Seventy-seven percent of our nation’s teachers feel a sense of classroom autonomy.  That number is almost 20% less in Maryland.   Classroom autonomy is a big deal to teachers.   They want to be able to close their doors and deliver the kind of instruction they think their students need.   Pacing guides that demand teachers be on a certain page on a certain day, teaching to tests that are meaningless for many of our students, and having little to no say in the curriculum all make teachers feel more like cogs in a big wheel rather than as professionals making decisions in the best interest of students.
Maryland teachers also feel less supported by their administrators than do others across our country.   The U.S. average for administrative support for teachers is 45%, less than half.  But in Maryland that already bad number falls to 41%.   Teaching is very hard work and teachers need the support of administrators when things go array.  Clearly, teachers in Maryland do not feel they are getting that support.  Unfortunately, the system is set up in such a way that there is almost an adversarial relationship between teachers and their leaders.  These negative feelings seem to be extending throughout the school.   Maryland teachers feel a much lower rate of collegiality within their schools as well.  Only 26.9% of Maryland teachers experience that sense of “we are all in this together”. The Maryland ranking is 17% lower than the national average and like the other factors, leaves Maryland in lowest quintile when compared across the country. Maryland has almost 3 times as many uncertified teachers in high minority schools as other states.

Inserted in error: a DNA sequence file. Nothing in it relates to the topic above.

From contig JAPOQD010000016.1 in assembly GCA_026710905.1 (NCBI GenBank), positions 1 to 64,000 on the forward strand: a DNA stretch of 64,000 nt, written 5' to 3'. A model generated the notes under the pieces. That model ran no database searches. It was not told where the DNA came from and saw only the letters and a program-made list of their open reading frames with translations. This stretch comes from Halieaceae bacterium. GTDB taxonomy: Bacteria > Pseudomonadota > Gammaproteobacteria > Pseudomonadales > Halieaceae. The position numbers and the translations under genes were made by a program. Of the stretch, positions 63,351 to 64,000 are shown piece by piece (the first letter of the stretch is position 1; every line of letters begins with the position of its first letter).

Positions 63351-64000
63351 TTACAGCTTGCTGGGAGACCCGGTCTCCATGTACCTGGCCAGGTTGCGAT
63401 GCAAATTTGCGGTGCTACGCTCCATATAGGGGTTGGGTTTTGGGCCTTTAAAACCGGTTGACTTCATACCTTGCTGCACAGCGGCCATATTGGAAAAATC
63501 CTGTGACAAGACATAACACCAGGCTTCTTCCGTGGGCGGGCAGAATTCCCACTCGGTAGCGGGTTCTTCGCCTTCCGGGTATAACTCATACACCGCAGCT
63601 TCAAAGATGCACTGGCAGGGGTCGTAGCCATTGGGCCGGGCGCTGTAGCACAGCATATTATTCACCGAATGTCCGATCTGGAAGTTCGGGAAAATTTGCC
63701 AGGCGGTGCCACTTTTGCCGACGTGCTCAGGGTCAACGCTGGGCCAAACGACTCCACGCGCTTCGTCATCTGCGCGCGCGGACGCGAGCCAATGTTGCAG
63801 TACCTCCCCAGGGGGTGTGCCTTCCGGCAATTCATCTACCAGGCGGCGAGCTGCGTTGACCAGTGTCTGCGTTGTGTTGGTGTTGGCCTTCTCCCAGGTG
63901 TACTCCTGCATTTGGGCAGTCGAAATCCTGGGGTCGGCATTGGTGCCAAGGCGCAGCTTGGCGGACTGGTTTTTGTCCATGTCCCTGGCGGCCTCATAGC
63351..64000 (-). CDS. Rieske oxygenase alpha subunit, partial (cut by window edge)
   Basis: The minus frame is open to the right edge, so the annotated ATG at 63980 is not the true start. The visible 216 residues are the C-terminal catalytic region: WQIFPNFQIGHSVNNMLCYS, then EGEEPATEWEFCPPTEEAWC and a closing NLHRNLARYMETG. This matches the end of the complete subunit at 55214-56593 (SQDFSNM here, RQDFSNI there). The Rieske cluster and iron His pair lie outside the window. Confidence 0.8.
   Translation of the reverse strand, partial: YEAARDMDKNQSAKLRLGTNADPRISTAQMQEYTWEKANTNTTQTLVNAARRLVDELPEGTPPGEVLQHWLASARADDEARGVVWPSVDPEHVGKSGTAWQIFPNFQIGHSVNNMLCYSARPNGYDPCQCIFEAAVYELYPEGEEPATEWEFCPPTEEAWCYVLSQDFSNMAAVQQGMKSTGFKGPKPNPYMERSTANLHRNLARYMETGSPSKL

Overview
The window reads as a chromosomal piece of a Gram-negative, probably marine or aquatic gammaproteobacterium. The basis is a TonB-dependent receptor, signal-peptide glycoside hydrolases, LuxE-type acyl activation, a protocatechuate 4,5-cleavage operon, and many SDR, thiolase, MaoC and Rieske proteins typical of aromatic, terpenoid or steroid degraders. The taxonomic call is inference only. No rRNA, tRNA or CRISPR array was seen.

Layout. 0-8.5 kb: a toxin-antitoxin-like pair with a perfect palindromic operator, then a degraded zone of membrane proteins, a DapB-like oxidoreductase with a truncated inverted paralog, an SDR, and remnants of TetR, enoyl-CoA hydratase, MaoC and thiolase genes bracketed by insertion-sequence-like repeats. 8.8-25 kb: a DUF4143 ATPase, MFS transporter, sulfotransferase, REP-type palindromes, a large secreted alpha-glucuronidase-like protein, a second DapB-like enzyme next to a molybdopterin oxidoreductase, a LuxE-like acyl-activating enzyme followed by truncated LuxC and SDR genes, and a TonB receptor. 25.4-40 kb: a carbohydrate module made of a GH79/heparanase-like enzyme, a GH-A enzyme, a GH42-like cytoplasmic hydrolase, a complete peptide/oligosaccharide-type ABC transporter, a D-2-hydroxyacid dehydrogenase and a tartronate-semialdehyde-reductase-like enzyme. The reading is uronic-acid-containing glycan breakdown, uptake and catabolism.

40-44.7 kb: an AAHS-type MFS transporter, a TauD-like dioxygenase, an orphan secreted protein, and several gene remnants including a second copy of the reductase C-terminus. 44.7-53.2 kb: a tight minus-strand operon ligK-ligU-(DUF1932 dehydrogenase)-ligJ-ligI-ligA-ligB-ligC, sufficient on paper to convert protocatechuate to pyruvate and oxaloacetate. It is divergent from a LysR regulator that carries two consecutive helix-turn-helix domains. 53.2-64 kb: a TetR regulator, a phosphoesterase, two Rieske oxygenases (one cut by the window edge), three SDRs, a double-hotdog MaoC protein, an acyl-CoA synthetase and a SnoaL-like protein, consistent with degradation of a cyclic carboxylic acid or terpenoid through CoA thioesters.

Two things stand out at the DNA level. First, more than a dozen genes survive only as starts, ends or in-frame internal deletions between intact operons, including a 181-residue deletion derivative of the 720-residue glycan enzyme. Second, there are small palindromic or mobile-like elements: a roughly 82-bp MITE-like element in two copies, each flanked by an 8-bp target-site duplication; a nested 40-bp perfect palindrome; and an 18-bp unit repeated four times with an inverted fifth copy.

What’s the cause and what’s the effect?  Maryland has the highest percentage of teachers who are planning to leave teaching and the highest percentage of inexperienced and uncertified teachers.  It is no wonder that about 11% of Maryland’s teachers are planning to leave the profession.
Perhaps it isn’t all about money and class size.  Perhaps we need to stop throwing money at the problem and look at the culture in which our teachers are teaching.  Perhaps we should act like we care about teachers and what is going on in the classroom and in our schools.  Perhaps we could give them a little respect and include them in the decision making process.   Maybe then we can figure out what it will take to make them stay.